How Outkasts Dance Their Way to Success
Depressing news stories surround us, and it’s particularly sad when we hear how the young people in the United States no longer have an opportunity to take creative arts classes and programs because they’ve been cut to near non-existence in our public schools. The Los Angeles public schools have been stricken with cuts in creative arts programs like drama, art, music, and dance. A feel-good story would be great right about now, and I have one… It’s about a brilliant dance school in Los Angeles, The Outkast Academy (a non-profit org) that provides a phenomenal (no fee) dance program for inner-city youth. The most remarkable feature of the program is beyond dance. It’s with preparing the students for a successful future of adulthood; the opposite of becoming an outcast in life.
Jennifer Newton is the founder and CEO of The Outkast Academy, which she began at Los Angeles High School in 2013. Her path to running this innovative dance program at LA High began when she was a student there after her family settled in the Mid-City area of Los Angeles when she was high school age. There is a back story to Jennifer Newton’s life that reveals why the “Speak Love” character enrichment part of the Outkast dance program is an essential and mandatory part of the program.
Jennifer Lee was born the daughter of Korean immigrant parents in San Diego California, but her childhood was shattered at the age of five when her father abandoned the family without a word and financial support. The Lee family lived an affluent lifestyle in San Diego until her father left. Her mother, Luby, did not speak English and was a stay-at-home mom with three children – Jennifer, her brother, and her sister. Her mom took classes to learn English and found work where she could to support her children. As Luby became more fluent in English, she was able to find better-paying jobs and go back to school to receive a cosmetology license and start her own business in Los Angeles. During this time of rebuilding, the family often moved, sometimes many times in a year to affordable housing and where the work was located. There were times the family had to split up so her mother could work many jobs, so Jennifer and her siblings lived with her grandmother who also moved often to keep the family as close to their mother as possible. After Luby was able to get a divorce from Jennifer’s father she re-married and it seemed that stability was starting to take hold for the family. The stability quickly shattered when her stepfather turned out to be a cruel man who physically abused Jennifer when her mom was at work, and her siblings weren’t around to witness. Jennifer, still very young at eleven years old, was emotionally and physically damaged but thankfully was able to reveal the abuse to her mother through her cousin and aunt. Criminal charges and a divorce ended the nightmare to the relief of Jennifer and her mother and siblings. The Lee family struggled again to rise up from another painful and overwhelming situation, and when they settled in Mid-City Los Angeles to live with her grandmother, Jennifer finally started to feel stability in her young life.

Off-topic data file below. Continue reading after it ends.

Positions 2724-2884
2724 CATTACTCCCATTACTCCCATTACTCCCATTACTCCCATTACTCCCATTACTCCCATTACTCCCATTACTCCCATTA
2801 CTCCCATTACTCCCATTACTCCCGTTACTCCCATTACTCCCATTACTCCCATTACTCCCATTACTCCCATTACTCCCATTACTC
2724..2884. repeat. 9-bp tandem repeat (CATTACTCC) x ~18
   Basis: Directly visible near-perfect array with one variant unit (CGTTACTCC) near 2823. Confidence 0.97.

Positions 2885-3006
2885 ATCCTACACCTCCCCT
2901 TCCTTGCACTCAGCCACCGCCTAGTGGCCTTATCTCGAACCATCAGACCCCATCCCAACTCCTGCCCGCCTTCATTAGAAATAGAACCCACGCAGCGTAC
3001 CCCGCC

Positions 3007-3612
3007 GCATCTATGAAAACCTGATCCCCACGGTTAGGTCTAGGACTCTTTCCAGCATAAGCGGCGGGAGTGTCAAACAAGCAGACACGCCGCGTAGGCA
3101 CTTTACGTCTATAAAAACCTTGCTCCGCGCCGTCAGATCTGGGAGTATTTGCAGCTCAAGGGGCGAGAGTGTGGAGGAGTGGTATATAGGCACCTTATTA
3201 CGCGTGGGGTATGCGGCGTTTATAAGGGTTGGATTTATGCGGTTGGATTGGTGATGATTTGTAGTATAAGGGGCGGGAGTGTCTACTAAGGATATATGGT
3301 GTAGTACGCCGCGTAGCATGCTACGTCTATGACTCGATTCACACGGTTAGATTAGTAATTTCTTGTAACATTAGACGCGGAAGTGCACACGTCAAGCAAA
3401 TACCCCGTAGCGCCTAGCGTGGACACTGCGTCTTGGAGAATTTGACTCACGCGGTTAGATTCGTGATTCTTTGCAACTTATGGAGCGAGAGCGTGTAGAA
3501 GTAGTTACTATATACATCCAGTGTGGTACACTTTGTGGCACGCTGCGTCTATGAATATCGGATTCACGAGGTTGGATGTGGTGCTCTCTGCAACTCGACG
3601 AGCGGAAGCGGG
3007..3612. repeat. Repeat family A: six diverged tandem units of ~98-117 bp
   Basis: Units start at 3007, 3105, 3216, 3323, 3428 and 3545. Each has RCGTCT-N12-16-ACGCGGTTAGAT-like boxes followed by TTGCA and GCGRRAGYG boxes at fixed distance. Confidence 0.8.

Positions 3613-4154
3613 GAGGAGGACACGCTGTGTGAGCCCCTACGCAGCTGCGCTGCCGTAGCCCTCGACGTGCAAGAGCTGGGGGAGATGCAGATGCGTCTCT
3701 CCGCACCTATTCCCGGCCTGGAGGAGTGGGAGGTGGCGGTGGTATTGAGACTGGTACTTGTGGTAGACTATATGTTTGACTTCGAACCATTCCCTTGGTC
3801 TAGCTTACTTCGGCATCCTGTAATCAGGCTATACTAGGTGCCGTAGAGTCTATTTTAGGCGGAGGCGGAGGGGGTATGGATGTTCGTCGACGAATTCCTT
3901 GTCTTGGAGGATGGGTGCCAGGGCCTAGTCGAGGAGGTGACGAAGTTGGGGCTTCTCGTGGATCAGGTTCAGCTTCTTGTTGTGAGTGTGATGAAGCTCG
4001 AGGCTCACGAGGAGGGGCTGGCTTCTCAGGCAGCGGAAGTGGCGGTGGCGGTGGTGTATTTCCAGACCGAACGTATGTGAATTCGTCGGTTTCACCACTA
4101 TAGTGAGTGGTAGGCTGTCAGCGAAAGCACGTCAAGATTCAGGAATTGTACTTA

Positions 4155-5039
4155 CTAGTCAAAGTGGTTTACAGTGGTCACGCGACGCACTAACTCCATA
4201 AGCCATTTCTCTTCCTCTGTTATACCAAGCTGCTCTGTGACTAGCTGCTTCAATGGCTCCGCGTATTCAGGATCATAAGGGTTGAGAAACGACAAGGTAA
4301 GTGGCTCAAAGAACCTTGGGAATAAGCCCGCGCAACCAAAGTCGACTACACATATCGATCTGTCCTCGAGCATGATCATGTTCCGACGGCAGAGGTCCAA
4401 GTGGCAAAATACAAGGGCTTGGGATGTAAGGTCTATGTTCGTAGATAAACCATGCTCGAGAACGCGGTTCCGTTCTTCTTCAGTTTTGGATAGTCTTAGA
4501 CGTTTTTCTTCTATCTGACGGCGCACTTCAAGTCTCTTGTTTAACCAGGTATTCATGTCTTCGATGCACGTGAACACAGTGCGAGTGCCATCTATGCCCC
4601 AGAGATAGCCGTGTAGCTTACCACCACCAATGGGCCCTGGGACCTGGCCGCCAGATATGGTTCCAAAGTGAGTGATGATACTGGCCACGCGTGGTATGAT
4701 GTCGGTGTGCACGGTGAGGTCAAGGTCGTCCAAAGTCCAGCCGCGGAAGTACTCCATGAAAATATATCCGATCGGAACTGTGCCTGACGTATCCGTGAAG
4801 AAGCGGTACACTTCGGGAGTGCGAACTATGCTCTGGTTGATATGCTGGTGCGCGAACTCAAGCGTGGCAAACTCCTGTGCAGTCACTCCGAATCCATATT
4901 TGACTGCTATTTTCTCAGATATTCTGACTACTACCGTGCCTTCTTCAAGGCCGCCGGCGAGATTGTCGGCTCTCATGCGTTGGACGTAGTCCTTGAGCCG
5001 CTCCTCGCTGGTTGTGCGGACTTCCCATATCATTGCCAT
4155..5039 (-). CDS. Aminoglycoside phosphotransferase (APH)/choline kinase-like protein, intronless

Jennifer, now 15 years old, decided to enroll in the dance program offered at LA High, taught by Crystal Londres who became a mentor to her. Jennifer was inspired to develop her talent and use the discipline and creative outlet of dancing to overcome emotional blocks and feel the freedom and empowerment that the physical expression of dance can reveal. Jennifer has always found joy and peace with music, and singing is another talent that allows her free expression.
After Jennifer graduated from LA High in 2007, she pursued dance training and education at the acclaimed International Dance Academy (IDA) in Hollywood. She also attended Westwood College Los Angeles for business. At the same time, her talents as a singer landed her a recording contract with Universal Music. The future was looking promising for Jennifer to develop a successful career in entertainment. However, after recording several songs for Universal, none of her material was ever released. This was due to Jennifer resisting an image and career direction the producers at Universal was routing her towards in music videos. The producers wanted her to take on a highly sexualized, provocative image, which Jennifer did not want. Her moral standards and values were opposed to the style that Universal demanded, so she let the recording contract expire. Crystal Londres reached out to her and offered her a teaching position in dance at Los Angeles High School. Crystal was planning to retire from teaching at LA High. Though Jennifer was reluctant to accept the position Crystal convinced her that she had the heart and skills to lead the dance program.
In 2013 Jennifer Lee became the dance instructor at Los Angeles High School and from what she saw from her dance students needing counseling and guidance through their life challenges, she started The Outkast Academy with a unique vision of her dance program becoming a comprehensive instructional program that supports leadership skills and character development. Her personal experience of a tumultuous childhood gave her the empathy and compassion to want to help children develop skills to rise and succeed in life. From this seed of a model progressive dance and personal development program at Los Angeles High School grew the overwhelming success of The Outkast Academy program into other schools; Sandra Cisneros Learning Academy, `Animo Venice Charter High School, Animo Ralphe Bunche Charter High, Garfield High School, Dymally High School, and Maywood Academy High School.